Seattle ranked 23rd in rushing DVOA, 18th in rushing yards, and 15th in expected points added from the run game. Important, I think, is that the Seahawks’ 12 rushing touchdowns is half as many as the RB duo of Tony Pollard and Ezekiel Elliott on the Cowboys, while also trailing 21 other teams.
Let’s assess now where the Seahawks offense could stand after these three moves before addressing free agency and how all that will shake out:
The Seahawks QB will have Walker, Robinson in the backfield
The Seahawks starting receivers are Tyler Lockett, DK Metcalf
The Seahawks starting tackles are Charles Cross, Abe Lucas
The Seahawks three tight ends are Mayer, Noah Fant, Colby Parkinson
The only two of those players on veteran contracts are Lockett, Metcalf
The Seahawks would now own two first round picks in 2024
Of course we can all agree that Seattle’s offensive line needs work and that Walker was far too often stuffed in the backfield without an opportunity to create yards like he’s capable of doing. The Seahawks ranked 30th in adjusted line yards at FootballOutsiders, with the fourth-worst “Stuffed Rate” in the NFL.
A lot of that is due to poor run blocking in the interior, but overlooked is that the Seahawks ranked 31st in adjusted line yards off of Cross at left tackle. That’s not surprising given that Cross played at Mississippi State, the college program with the fewest run plays in the nation in 2021.
But I’m less worried about developing Cross as a run blocker or getting interior help in free agency and on day two of the draft than I am on Seattle finding more blue chip talent to put either at the quarterback position or around the quarterback position. This plan for Mayer and Robinson does the latter and it also fits Pete Carroll’s offensive style and draft predilictions more than going for a receiver and a guard.
Mayer improves the run blocking, in addition to improving the passing game. Robinson improves the pass blocking, in addition to improving the running game. Robinson lets you rest Walker. Mayer lets you move on from Dissly.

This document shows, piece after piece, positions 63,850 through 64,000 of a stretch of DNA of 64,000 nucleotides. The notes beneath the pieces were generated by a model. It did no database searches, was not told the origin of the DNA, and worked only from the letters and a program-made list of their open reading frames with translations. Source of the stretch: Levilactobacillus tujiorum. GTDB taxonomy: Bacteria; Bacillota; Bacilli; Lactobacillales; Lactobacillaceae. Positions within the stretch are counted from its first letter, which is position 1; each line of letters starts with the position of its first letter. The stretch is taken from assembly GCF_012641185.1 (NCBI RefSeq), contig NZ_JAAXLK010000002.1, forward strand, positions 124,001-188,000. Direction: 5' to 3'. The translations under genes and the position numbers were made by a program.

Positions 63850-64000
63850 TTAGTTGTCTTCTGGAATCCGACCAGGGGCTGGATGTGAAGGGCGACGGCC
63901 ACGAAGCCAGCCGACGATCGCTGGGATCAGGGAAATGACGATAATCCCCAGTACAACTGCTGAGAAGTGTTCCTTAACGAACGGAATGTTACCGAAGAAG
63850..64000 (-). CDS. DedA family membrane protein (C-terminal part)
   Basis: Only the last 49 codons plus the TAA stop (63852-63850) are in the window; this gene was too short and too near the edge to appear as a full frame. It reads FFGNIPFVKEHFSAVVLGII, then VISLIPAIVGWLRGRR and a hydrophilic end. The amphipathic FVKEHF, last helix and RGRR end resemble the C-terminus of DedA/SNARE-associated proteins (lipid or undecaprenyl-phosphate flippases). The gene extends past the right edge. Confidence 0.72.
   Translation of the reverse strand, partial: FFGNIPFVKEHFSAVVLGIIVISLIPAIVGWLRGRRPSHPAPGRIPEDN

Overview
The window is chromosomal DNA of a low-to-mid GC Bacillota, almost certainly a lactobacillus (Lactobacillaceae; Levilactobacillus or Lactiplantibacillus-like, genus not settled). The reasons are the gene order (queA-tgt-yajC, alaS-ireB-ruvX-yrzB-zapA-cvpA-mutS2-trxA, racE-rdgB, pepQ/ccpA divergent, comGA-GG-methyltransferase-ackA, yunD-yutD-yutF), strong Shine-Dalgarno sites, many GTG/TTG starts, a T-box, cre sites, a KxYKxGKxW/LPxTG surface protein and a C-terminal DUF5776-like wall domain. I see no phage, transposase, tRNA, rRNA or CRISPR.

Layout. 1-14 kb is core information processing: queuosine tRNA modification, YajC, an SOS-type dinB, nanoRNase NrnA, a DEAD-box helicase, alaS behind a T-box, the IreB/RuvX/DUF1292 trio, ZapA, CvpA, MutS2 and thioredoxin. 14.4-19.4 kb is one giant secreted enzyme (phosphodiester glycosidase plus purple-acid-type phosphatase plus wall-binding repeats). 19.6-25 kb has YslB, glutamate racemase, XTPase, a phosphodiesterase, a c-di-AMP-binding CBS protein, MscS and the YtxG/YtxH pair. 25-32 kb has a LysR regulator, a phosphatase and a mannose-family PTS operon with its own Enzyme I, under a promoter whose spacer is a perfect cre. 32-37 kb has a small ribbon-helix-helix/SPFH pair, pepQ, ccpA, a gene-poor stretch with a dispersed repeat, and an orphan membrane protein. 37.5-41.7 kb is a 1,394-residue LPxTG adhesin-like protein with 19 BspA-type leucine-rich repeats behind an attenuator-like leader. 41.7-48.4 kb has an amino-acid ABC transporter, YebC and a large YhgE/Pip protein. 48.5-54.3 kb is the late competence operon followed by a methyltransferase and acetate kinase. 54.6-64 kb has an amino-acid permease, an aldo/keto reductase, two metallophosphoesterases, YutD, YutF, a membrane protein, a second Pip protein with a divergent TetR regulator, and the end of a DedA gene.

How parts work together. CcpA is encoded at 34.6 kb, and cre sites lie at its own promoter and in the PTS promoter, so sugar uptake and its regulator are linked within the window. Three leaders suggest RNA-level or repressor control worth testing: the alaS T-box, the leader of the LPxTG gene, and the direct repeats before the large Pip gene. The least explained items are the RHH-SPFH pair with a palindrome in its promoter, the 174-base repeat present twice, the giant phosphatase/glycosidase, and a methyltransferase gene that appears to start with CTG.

This is one part of a multi-layered offseason plan for the Seahawks to actually do more work on fixing an offense that ranked 20th on third downs, 28th in red zone efficiency, 24th in time of possession, 17th in turnovers, and that managed only 65 points in their last four games (five Geno touchdown passes, four of which went to tight ends, and as a matter of fact Seattle’s most recent rushing touchdown came on November 27th) than to get overly obsessed with a defense that is surely bad but not without improvements.
In fact, the Seahawks ranked 11th in points allowed over the last 12 games of the season. And five of the teams that allowed fewer points didn’t make it into the playoffs. Why not? Bad offenses.
The Jets allowed the fewest points in the NFL over the last three months of the season.
I’ll get into more layers for this plan for how to improve the offense without necessarily needing to improve the quarterback in future Seaside Joes, so remember to support ad-free journalism by sharing and subscribing.
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I ran across this video of a critique of the Hawks offensive line. The author is a big fan.
Taking this further...
After drafting Bijan Robinson at 13 and Mike Mayer at 19 - noting that I believe we would rather have the Jets 13 & 49 vs 13 and next year's #1. Why? It is so we can load up on more O.
So with those three 2nd-round picks: a Primo OG, Bad-azzed C, and Field-tilting WR. Moving on from RG Gabe Jackson and an upgrade at C (keeping Austin Blythe as a mentor like he did in KC last year), replacing Penny and Dissley with younger/healthier athletes with what many are calling Pro-bowl talent...
BTW - typically the best Centers begin to be selected in the 2nd-round and this year there are 4-5 real studs coming out. For RG, only the all-world OGs get selected later in the 1st-round so we would be on track to select the Best RB, Best TE, Best C, a top two OG and a game changing WR...
All this providing Geno can be signed and that we can find worthy LB depth as well as anything that can be done by JS/PC to upgrade our run defense. Of course one thing will happen naturally as our 7-8 new starters on D this year will have more time together and another off-season with their Defensive Coordinator. Yes, time will indeed help those 3 rookie starter too. I expect a big upgrade to happen.
So, if we were going All-in on Offense, wouldn't be cool to have Geno Smith back, TOP of the draft talent at RB, TE, plus Hard-edged Ball-busting RG and C to go with a 3rd WR with the talent to replace Tyler Locket when he chooses to hang up his toe-drag-swagging cleats?
That would be a Lot of offensive talent infusion. Use free agency and the rest of the draft on Defense. Right?